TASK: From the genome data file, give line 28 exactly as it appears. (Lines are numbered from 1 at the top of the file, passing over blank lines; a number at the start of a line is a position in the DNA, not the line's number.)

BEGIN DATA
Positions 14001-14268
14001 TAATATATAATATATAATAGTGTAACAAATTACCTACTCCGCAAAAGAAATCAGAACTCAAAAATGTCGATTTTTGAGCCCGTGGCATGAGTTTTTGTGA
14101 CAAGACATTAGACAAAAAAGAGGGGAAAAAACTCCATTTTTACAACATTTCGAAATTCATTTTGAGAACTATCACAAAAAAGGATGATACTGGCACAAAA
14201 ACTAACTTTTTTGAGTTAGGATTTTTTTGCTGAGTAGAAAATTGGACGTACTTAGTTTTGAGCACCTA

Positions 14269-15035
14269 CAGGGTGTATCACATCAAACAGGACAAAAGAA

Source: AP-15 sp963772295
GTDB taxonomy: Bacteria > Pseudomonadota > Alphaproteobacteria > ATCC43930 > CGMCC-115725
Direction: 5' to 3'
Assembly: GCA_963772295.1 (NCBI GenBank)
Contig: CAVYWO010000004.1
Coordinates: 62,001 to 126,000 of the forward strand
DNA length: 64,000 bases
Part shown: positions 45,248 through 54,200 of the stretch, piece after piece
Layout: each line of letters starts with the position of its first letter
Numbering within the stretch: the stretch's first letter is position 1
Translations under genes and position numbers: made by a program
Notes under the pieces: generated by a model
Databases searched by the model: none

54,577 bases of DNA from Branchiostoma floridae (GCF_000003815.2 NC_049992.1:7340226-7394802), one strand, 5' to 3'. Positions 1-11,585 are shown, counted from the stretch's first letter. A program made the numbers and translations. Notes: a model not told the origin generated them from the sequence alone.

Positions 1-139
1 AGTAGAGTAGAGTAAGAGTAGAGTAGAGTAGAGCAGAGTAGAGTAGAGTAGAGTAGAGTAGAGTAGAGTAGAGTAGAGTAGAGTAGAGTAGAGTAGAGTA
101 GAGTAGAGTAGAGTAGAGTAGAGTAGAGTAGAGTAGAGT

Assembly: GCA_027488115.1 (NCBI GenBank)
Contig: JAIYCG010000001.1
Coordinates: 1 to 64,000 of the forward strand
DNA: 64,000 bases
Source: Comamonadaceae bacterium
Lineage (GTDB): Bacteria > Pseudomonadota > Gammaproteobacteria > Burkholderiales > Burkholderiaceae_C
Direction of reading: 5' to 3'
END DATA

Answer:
Source: Comamonadaceae bacterium